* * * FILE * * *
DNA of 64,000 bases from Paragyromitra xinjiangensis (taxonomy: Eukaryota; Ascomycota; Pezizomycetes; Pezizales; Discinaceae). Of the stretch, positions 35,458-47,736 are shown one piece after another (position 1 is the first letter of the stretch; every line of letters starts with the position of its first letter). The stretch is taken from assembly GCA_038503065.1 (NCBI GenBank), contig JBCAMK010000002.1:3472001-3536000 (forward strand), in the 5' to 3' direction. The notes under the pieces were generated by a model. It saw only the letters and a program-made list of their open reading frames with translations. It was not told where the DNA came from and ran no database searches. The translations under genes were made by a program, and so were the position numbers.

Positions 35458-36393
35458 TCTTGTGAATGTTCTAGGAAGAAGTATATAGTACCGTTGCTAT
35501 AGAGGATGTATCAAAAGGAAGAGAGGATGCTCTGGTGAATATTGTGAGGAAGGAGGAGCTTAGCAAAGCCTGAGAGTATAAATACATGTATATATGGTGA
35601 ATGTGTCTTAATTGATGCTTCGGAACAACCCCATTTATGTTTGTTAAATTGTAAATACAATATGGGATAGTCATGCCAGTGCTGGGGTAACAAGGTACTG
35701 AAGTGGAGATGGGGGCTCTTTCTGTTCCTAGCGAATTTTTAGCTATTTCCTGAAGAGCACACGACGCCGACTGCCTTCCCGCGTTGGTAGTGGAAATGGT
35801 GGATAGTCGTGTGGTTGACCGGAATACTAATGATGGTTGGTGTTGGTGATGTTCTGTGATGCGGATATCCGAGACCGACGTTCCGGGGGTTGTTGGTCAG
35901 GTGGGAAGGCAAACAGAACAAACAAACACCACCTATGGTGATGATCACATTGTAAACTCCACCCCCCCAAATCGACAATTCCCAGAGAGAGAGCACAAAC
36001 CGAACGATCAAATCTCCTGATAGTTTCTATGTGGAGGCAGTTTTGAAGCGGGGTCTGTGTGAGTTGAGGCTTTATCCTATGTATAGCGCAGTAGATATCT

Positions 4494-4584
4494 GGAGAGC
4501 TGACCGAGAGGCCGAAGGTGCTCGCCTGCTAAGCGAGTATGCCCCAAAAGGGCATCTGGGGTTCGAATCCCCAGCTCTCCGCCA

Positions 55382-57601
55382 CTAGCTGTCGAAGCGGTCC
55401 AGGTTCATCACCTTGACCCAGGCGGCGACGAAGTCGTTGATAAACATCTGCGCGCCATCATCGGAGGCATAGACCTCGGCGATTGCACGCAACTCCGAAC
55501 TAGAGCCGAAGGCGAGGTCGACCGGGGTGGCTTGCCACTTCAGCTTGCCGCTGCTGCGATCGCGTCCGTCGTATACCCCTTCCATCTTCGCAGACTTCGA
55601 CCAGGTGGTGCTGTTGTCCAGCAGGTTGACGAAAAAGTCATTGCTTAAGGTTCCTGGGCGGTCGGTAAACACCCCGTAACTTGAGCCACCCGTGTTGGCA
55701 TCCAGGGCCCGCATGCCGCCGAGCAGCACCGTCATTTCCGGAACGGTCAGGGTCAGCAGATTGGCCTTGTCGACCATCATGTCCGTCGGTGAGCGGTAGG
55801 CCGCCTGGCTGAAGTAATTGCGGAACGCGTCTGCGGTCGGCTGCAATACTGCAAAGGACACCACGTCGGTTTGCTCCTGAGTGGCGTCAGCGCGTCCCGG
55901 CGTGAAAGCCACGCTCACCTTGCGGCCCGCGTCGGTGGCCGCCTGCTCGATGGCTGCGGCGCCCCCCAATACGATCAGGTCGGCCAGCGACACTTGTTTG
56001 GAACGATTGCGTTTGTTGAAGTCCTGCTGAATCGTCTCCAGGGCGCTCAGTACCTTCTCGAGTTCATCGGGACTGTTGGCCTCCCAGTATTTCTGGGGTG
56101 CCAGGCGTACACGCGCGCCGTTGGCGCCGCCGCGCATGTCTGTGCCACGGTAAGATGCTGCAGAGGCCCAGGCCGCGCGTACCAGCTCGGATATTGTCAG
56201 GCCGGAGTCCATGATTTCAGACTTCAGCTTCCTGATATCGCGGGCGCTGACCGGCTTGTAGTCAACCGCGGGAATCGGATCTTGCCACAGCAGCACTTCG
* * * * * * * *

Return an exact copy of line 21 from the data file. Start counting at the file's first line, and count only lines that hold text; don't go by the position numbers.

56001 GAACGATTGCGTTTGTTGAAGTCCTGCTGAATCGTCTCCAGGGCGCTCAGTACCTTCTCGAGTTCATCGGGACTGTTGGCCTCCCAGTATTTCTGGGGTG